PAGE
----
Why are humans so good at throwing?

Why are humans so good at throwing? This simple question may seem like an idle toss of the intellectual football, but it has fascinated generations of minds all the way back to Charles Darwin. Now, thanks to a GW researcher's discovery, tying the ability to throw with evidence of hunting is the latest breakthrough in our understanding of human evolution.

Neil Roach and his colleagues’ findings, which are featured on the cover of the June 27 issue of the influential science journal Nature, concluded that during a throw the human shoulder stores and releases energy like a slingshot.  The anatomical features in the torso, shoulder and arm that evolved to make this energy storage possible first appear together in Homo erectus approximately 2 million years ago—or the same time that archeological evidence of early hunting activity appears.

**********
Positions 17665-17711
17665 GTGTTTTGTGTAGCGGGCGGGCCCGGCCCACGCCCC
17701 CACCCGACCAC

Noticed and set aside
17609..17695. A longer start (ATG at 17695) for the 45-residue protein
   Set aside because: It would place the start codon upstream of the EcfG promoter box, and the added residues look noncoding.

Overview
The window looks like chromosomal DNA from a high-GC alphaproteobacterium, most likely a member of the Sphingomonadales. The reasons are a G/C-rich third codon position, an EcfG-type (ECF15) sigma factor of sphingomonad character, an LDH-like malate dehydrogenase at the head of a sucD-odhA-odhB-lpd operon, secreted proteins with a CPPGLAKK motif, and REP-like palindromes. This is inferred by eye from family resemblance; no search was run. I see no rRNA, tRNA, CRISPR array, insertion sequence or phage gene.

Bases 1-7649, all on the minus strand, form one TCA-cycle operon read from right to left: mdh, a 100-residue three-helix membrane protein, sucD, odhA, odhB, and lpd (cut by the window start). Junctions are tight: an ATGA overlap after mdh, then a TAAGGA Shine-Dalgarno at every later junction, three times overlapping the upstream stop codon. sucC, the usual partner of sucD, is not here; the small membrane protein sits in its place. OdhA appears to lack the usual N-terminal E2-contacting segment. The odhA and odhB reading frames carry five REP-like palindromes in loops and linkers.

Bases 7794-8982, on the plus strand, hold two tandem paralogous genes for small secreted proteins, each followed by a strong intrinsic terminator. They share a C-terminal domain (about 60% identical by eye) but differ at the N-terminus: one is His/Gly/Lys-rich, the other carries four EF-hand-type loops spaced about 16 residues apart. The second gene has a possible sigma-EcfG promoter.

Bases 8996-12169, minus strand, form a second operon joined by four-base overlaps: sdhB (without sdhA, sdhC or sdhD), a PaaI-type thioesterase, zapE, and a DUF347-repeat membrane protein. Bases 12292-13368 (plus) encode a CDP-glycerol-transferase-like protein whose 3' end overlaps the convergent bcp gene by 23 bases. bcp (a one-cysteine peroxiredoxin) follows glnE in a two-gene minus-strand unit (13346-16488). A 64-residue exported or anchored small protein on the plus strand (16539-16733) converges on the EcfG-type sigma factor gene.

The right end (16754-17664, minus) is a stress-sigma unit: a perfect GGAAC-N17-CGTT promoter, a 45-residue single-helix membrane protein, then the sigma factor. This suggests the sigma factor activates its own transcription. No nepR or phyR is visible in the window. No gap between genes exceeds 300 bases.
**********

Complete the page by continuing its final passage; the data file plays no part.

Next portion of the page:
As it turns out, there is a lot that anatomical features, like bones and teeth, can tell us about physical behaviors such as walking, throwing and chewing. Even now, researchers continue to identify physical traits and behaviors that make both ancient and modern humans unique.  Minds from GW’s Center for the Advanced Study of Hominid Paleobiology, in partnership with the Human Origins Program of the Smithsonian Institution, work across many disciplines to address fundamental questions related to human evolution: What enabled our ancestors to walk upright?  What did these people eat?  How did their diet change over time? How did their bodies and behaviors change and adapt? 

Contrary to the idea that they were mainly meat eaters, work by GW researcher Alison Brooks and colleagues revealed Neanderthals ate and even cooked plants. In addition, researcher Brian Richmond was part of a team that discovered 1.5 million-year-old footprints in Kenya.  Studies showed that by that time, our ancestors had foot function very similar to modern humans, and a walking style we would recognize.

By combining knowledge from the humanities, natural sciences and social science, anthropologists at GW are not only painting a picture of the evolution of man that continues to amaze and inspire, they are advancing knowledge that takes us all forward—no matter what’s thrown their way.